Claudius Apollinaris (fl. ca. AD 170–180), the bishop of Hierapolis in Asia and successor to Papias (ca. 60–130), was a late second-century apologist whose writings survive in only one extant fragment. According to Eusebius (ca. 265–339), Apollinaris wrote an apology addressed to the Roman Emperor Marcus Aurelius (161–180). However, both Eusebius and Jerome mentioned that he produced multiple other works, including five books against the Greeks, two books on truth, potentially two books against the Jews, a book on piety, a book against the Phrygian heresy, and a book on the Passover (cf. Eusebius Hist. eccl. 4.26.1; 4.27.1; Jerome Vir. ill. 26). The earliest reference to Apollinaris’s work appears in a private letter by Serapion (192–209), bishop of Antioch, in reference to the late Apollinaris’s refutation of the Phrygians (Eusebius Hist. eccl. 15.19.1). Though already deceased by 180, Serapion regarded Apollinaris as a formidable opponent of Montanism while Theodoret (ca. 393–460) mentioned Apollinaris’s apologetic work against the Severians (Haer. fab. 1.21). Jerome (ca. 347–419) mentioned that Apollinaris flourished during the reign of Roman Emperor Marcus Antoninus Verus (Vir. ill. 26).
According to Socrates Scholasticus (ca. 380–450), Apollinaris believed the incarnate Christ possessed a human soul (Socr. Hist. eccl. 3.7). For Eusebius, Apollinaris was a resilient and unconquerable weapon against heresy (Hist. eccl. 5.16.1). In one legend, Apollinaris documented the tale of a Roman military group under Marcus Aurelius’s army, the “Thundering Legion,” that was in danger of extreme thirst during a battle with Germans and Sarmatians. The Christian soldiers in this legion successfully prayed for rain but also unexpectedly received frightening thunder that caused their enemy to flee the battlefield (Hist. eccl. 5.5.1–4). It is likely, however, that Apollinaris merely Christianized a pagan miracle story as an apologetic to describe Christianity’s loyalty to the Emperor, especially in response to Celsus’s criticisms against Christian pacifism and lack of military service. In Catholic tradition, the bishop of Hierapolis attacked the Encratites and Montanists. Believing that Marcus Aurelius’s twelfth legion was mainly Christian, Apollinaris’s apology resulted in an imperial edict prohibiting the condemnation of Christians solely for their religion. Thus, church tradition celebrates his sainthood on 8 January of every year.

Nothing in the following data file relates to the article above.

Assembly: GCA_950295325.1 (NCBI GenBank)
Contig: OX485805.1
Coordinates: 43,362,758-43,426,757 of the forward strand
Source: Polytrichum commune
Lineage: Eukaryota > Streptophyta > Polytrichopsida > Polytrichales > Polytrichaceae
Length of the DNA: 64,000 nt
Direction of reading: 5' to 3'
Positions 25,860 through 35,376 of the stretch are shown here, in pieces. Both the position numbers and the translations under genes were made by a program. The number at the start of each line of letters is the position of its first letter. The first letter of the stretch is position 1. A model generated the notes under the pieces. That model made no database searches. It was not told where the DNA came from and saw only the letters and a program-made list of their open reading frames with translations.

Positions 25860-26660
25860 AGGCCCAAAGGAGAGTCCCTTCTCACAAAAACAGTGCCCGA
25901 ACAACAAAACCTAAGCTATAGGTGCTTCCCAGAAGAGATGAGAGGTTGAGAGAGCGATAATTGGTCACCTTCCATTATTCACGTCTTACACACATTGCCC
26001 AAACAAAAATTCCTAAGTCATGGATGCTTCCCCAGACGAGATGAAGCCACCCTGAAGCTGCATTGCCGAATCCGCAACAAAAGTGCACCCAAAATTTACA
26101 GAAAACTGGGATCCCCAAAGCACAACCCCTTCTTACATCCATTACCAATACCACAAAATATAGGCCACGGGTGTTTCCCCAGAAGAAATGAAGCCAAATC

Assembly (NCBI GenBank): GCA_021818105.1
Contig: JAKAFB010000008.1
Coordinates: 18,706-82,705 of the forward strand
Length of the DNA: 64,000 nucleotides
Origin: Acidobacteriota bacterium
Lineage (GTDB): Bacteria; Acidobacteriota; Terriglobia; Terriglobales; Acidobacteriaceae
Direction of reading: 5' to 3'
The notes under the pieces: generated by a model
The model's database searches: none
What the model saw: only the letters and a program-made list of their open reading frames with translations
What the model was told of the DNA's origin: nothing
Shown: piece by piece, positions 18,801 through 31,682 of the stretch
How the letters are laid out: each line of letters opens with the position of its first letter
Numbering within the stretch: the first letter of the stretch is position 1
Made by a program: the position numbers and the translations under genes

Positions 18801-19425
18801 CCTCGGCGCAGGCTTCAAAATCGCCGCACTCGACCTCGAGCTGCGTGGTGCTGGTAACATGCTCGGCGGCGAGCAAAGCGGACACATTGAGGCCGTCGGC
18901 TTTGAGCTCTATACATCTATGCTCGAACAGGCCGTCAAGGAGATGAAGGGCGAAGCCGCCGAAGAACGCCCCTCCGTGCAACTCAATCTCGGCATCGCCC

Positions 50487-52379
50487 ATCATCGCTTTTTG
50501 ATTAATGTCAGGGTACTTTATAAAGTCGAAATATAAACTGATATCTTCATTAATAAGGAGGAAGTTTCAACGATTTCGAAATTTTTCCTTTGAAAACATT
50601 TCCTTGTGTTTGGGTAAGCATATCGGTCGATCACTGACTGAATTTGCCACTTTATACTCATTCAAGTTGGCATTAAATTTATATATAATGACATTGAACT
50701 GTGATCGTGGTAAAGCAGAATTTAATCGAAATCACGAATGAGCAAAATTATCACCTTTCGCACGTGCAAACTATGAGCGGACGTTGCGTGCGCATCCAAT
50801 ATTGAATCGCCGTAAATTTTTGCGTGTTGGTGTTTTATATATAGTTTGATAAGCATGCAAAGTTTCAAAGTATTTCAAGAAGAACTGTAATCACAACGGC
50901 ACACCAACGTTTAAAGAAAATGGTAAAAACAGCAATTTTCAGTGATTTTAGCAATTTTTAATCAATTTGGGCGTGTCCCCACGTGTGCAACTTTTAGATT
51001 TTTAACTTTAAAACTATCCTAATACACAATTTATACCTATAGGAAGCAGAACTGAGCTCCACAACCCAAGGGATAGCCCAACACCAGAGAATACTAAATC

Apollinaris was also heavily involved in the Paschal controversies of the second-century, opposing the Quartodeciman sect that argued for a Passover date when celebrating Easter. His contemporary, Melito of Sardis (160–190), on the other hand, endorsed the Quartodecimans. Joseph Lightfoot challenged this assertion, arguing that historians could hardly expect Apollinaris to deviate from the unanimous practice of Asia in celebrating Easter on 14 Nisan regardless of the day of the week (see Hist. eccl. 5.23.1). Apollinaris was one among five ancient apologists to address Marcus Aurelius during the Emperor’s visit to the eastern portion of the empire in 175–176. Both the visit of Marcus Aurelius and Apollinaris’s apologetic works appeared shortly after the uprising of Avidius Cassius in 175.